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NHS team go the extra mile to support new and expectant mums with perinatal mental illness

An NHS team that supports new and expectant mums with mental health difficulties are putting their best feet forward throughout the month of May to raise vital funds for a perinatal charity.

Members of Betsi Cadwaladr University Health Board’s Perinatal Mental Health Service team are each walking 165 miles to highlight the distance from their base in North Wales to the country’s only specialist mental health mother and baby unit in Swansea. The team will finish their challenge with a hike up Moel Famau on May 26th.

In doing so, they hope to raise vital funds for Action on Postpartum Psychosis – a UK charity which supports women and their families through one of the most severe forms of perinatal mental illness.

Earlier this month, it was announced that a new specialist Mother and Baby will open at the Countess of Chester Hospital in 2024, supporting parents from North Wales, Cheshire and Merseyside.

The new purpose-built facility will significantly reduce travel times for parents from North Wales, who are currently offered admission to specialist units in Manchester, Chorley, Birmingham and Nottingham.

One in four women will experience mental health problems in the perinatal period and the vast majority of these will receive support in a community setting, without requiring admission to a mother and baby unit.

Since 2021, BCUHB’s Perinatal Mental Health team has supported more than 1,000 women experiencing severe mental health problems such as postpartum psychosis; antenatal and postnatal depression and anxiety; maternal obsessive-compulsive disorder; severe attachment issues and birth trauma.

Deborah Griffin, Perinatal Service Manager, said: “Action on Postpartum Psychosis (APP) is a charity which is close to the hearts of all of our team, as we as a team see first-hand how devastating this condition can be for the expectant and new mums and families that we support.

“APP also provide education, training and health promotion to raise awareness of post partum psychosis and perinatal mental illness which is vital to assist perinatal mental health services and other allied agencies to get the message out there in order to ensure that women receive the right care at the right time from the right people.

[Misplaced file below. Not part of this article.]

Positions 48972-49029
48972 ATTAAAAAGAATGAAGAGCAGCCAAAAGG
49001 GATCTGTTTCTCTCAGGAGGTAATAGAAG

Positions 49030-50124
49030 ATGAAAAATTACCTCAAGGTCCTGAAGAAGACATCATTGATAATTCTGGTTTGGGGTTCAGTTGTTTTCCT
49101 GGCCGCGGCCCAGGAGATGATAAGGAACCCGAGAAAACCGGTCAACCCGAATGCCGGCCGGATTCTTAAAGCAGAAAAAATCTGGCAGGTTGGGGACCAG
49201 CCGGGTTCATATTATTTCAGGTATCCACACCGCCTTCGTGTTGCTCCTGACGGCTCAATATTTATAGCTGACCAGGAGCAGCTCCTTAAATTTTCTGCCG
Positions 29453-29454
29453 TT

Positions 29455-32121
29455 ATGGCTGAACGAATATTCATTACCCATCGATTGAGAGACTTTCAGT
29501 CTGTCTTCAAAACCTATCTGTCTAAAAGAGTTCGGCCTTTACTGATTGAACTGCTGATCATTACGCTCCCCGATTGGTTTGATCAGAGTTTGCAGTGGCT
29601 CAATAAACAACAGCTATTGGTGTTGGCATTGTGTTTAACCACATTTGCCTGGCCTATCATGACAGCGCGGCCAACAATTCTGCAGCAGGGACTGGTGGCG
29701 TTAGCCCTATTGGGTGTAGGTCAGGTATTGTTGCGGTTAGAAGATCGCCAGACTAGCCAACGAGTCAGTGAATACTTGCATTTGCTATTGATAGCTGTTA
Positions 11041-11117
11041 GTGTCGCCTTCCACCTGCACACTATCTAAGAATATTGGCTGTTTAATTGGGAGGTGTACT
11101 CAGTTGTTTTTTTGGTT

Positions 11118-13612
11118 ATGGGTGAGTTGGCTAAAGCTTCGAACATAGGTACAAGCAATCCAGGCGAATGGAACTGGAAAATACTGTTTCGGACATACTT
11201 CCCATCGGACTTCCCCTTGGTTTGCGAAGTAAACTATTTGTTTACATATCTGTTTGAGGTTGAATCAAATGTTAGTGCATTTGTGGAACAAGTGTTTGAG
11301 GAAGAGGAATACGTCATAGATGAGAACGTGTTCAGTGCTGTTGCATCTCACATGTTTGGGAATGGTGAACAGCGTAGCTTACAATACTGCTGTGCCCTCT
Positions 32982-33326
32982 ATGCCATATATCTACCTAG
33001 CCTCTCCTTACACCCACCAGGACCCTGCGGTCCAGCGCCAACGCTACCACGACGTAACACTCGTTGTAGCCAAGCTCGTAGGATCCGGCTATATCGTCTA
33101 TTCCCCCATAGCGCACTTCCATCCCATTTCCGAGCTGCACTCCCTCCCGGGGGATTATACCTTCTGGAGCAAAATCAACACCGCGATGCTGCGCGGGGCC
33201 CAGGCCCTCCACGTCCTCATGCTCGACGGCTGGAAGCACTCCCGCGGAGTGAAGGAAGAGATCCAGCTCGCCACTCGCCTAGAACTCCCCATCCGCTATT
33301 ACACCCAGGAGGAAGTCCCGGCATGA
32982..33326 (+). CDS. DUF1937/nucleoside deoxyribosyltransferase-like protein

“The charity provides invaluable support to mums, parents and families affected by Postpartum Psychosis, and we really hope people will give generously to this very worthy cause.”

Harriet Brigham is among those who have benefitted from the specialist support provided by the BCUHB Perinatal Mental Health Service. She developed Post Traumatic Stress Disorder following the premature birth of her first child, which led to her experiencing severe anxiety when she became pregnant with her second.

She said: “The perinatal mental health team have been a vital part of my life and I don’t want to imagine how my pregnancy and anxiety would have turned out without them. This service is vital and there is no shame in admitting that you need help. Sian (Perinatal Mental Health Practitioner) made my life so much better and I would have been lost without her. I will never be able to fully find the words to say thank you for what the team did for us.”

Mel Woodruff benefitted from the service ahead of the birth of her daughter Willow in May 2022. She paid tribute to the ‘life saving’ support put in place by the team to help her through her pregnancy.

“I really felt like I wouldn’t be judged and they were on my side. I was put on medication and they made a management plan that completely saved my life during my pregnancy. This plan was all about me and my challenges and how best to help me. It was put in my pregnancy folder so that all maternity staff could read it and I didn’t have to explain every time why I was the way I was. I didn’t want special treatment, I just wanted people to not judge me and to be nice to me because I was screaming out inside for help and comfort from them. It gave me such a sense of relief that I didn’t have to explain my problems to each healthcare professional on each visit. I felt like it was an invisible shield of armour I carried around.”

To sponsor BCUHB’s Perinatal Mental Health Service team or find out more about their charity challenge, please visit: